Mage Knight: Omens was the first expansion I designed, followed by the giant Mage Knight: Apocalypse Dragon piece. Finally, with the rest of the Mage Knight team, I worked on Mage Knight: Nexus as the line drew to a close after five years of releases.

(Human Head Studios, 2006)
I was at Human Head Studios when 3DRealms tapped the company to ressurrect their concept for a science fiction action game and bring it to life on a next-gen console using a cutting-edge engine. I was only at the company for the first half of the titles's long development at Human Head, but I'm still happy to have played a part in developing the underlying structure and design of the game.

(Human Head Studios, 2004)
Following three Rune titles on four platforms and in five languages, our team at Human Head set aside Viking warriors to journey into the Old West. Dead Man's Hand is a Western first-person shooter with a twist, bringing back arcade-flavored FPS action with its unique trick shot and scoring system.

If you have yet to play the game on Xbox or PC, you can at least get a taste of what we were trying to do with the manual (3.3MB PDF) I wrote for the game, or by checking out the extensive interview I did with IGN in January 2004.

(Corsair Publishing, 2000)
It was a ten-year road from idea to finished product for Sketch!, concieved in a late-night conversation with my good friend Brian Schomburg, born on a road trip to New Jersey, and raised with the help of friends in Madison and beyond. Launched at GenCon 2000, it found critical acclaim, a small but hardcore following, and a few award nominations. Someday I might have kids, but until then Sketch! will be one of my favorite children.

Check out a few sample pages.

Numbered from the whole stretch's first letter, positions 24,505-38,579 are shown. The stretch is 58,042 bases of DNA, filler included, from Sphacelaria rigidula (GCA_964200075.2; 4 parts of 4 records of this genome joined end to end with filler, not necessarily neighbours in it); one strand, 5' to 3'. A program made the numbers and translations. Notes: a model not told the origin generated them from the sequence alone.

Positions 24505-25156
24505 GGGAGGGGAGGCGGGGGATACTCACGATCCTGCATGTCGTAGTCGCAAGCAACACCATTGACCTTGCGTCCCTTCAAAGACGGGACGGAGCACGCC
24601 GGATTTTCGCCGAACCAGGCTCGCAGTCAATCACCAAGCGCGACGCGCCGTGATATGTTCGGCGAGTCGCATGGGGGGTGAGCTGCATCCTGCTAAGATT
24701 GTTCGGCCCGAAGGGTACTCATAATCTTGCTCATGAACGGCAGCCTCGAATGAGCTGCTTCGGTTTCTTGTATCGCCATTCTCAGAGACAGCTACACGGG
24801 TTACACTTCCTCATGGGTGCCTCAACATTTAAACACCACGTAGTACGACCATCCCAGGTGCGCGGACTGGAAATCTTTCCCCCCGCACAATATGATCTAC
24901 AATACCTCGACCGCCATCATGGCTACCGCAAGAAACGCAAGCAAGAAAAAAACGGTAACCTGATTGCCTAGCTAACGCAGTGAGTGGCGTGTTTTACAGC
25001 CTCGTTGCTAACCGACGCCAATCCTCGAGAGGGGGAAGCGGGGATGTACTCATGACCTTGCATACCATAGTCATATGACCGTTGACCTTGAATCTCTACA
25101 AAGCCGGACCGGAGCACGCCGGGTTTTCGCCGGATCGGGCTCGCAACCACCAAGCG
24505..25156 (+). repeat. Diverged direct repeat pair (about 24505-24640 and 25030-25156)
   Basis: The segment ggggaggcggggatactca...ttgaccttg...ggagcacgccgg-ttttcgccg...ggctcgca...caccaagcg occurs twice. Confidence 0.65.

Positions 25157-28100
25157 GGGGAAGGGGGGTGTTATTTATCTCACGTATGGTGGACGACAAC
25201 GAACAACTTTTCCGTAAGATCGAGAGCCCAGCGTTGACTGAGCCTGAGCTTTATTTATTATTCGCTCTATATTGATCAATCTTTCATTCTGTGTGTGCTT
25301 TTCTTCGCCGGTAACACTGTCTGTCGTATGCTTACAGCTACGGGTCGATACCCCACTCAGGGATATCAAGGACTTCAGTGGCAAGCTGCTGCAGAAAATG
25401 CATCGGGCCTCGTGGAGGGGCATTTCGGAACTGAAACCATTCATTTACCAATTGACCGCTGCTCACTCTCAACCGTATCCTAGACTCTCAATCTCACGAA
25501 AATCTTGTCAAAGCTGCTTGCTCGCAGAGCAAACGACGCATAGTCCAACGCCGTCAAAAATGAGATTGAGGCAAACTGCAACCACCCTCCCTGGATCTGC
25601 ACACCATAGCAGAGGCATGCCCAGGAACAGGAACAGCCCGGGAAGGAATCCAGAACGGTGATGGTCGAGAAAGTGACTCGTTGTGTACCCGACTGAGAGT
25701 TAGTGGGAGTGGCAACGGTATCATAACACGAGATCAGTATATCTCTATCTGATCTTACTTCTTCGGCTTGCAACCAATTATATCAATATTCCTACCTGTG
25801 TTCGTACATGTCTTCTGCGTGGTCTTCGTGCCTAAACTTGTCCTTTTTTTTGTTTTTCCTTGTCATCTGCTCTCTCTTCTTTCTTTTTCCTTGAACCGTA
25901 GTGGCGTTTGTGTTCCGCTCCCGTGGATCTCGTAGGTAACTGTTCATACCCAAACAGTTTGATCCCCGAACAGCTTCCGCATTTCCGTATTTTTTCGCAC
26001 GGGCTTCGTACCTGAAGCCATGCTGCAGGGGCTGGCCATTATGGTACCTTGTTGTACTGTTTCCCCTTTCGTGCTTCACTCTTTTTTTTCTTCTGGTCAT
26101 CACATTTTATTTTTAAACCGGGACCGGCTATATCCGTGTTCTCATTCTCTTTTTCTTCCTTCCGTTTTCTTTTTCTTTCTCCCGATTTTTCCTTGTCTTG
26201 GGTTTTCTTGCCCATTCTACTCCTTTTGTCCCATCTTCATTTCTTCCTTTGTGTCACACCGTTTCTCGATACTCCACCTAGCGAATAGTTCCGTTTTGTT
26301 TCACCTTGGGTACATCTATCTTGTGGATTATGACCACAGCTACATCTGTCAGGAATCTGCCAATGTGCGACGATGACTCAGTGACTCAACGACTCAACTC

(Human Head Studios, 2003)
Origins Award Winner, Best Roleplaying Supplement

A planehopping school of wizardry, the Redhurst Academy of Magic was created to be a playground of creative possibility. That alone would have made it a fun project. But what made working on the book particularly enjoyable was its central conceit -- that the sourcebook would take the form of the same book that would be handed out to students in the world it was describing. Spiced up by a traitor among the school's residents writing notes in the margins, it was a project where wordcount became a limit and not a goal.

Here are a couple of characters I designed for the book, as well as my original sketch (47K JPEG) of the school's layout.

(Sovereign Press, 2003)
A 70,000 word sourcebook detailing the two thousand year-old culture and history of two warring nations, Kingdoms of the Sword and Stars involved the creation of d20 material of every sort from weapons and prestige classes to magic items and spells.

I enjoyed the challenge of taking the threads of material about the Kingdom of Dunkarga and the Kaliphate of Karnu laid out in the Weis and Hickman novels and the existing Sov Stone RPG material and sewing it together into a more detailed tapestry of my own creation, a process of writing timelines, regional clan histories, and even inventing a language. Fun!

(Take a look at Larry Elmore's fantastic cover art for the book.)

(Corsair Publishing / Fast Forward Entertainment, 2000 - 2005)
I wrote for nearly every issue of Campaign Magazine, acting as a bit of a utility-hitter for the magazine. I wrote everything from shorter pieces to complete game settings. Among my favorite pieces for the magazine are the Cult Leader prestige class (#2), the Totem Warrior prestige class (#6) and the character collection/article "Fallen Heroes" (#5).

(Human Head Studios, 2001)
Human Head Studios had completed the majority of their design work on the PC version of their game Rune before I was called in to work on the game's manual and dialogue. But while doing the writing I became involved in the game's testing process and eventually ended up as the game's de facto lead tester, helping find and fix the innumerable gameplay issues that pop up in the late stages of development.

I joined Human Head full-time at the beginning of 2001 just in time to help design the new game modes and characters for the expansion pack Rune: Halls of Valhalla. Later that year I assisted in the design and production work on Rune: Viking Warlord, the "director's cut" of Rune for the Playstation 2.